*There is a common theme in the history of American War. Namely, the idea that the United States is a peace loving country that engages in military action only as a last resort.
Even with our gun culture, most Americans do desire peace. However, like most people we desire peace on our terms. Ergo military action has not always been the last resort if it will forward American interests. But that doesn’t sound very nice so our national narrative repeats this half truth about our reticence to go to war.
War of 1812 – France and Great Britain would not allow our ships to conduct their business, so we had to declare war.
World War I – Germany was enlisting Mexico as an ally and (somehow) democracy was being threatened as system of government, so we had to declare war.
World War II – We were attacked, so we had to declare war.
In these three incidences the United States was truly having its sovereignty ignored or seriously threatened. But the other two times Congress declared war involved dubious circumstances.
Mexican-American War – After annexing the Republic of Texas (according to the American perspective) and then entering into disputed territory, we were attacked; so we had to declare war.
Spanish-American War – After several newspaper articles emphasized alleged abuse of the Cuban people by Spain, an explosion wrongly identified as a Spanish attack sank one an American battleship; so we had to declare war.
Both of these incidents highlight that when America’s status can be enhanced or territory gained, we are not shy about fabricating a war.
Among the many undeclared military actions, the United States has undertaken, only the ones that fall into this category of “being forced into physical confrontation” are touted. This is how we all can reference the Vietnam and Korean Wars, while most of us can’t string two sentences together about any wars against Native Americans or the military action in Chile to install Augusto Pinochet as a pro-American dictator.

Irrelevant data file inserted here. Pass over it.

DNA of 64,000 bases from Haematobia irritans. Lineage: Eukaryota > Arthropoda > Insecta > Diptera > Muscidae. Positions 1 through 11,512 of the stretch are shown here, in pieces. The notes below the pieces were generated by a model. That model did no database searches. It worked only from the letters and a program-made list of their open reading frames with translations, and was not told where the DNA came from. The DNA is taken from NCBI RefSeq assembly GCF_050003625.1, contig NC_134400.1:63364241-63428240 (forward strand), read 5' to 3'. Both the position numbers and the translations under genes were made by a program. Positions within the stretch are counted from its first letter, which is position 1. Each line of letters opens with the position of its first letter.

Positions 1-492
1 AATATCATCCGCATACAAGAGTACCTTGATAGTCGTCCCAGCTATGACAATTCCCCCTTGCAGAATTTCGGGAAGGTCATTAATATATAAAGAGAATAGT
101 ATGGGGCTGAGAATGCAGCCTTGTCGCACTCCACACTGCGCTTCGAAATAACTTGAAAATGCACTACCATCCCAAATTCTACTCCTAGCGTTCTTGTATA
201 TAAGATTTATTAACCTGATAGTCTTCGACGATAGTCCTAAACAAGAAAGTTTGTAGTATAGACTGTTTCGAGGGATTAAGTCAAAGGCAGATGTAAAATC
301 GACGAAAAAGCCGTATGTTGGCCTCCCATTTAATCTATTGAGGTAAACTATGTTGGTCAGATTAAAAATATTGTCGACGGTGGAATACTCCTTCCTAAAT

What, you might ask, does this have to do with the price of tea in China? Ultimately not a whole lot. But it is useful to understand the basis of American foreign policy decisions instead of denying that our country is just as selfish and self-serving as any other. Coming to the place where we as a voting public we do not blindly accept the justifications for policy decisions should lead to better decisions on the part of our policy makers because they will know we are watching and will hold them accountable.
This is the way our country was set up to operate, and unlike many other early situations setup in our Constitution this is a modus operandi that can and should be used today.
Trevor Brookins is a free lance writer in Rockland County, New York. He is currently working on a book about American culture during the Cold War. His writing has appeared in The Journal News. You can reach him at [email protected] or follow him on Twitter @historictrev.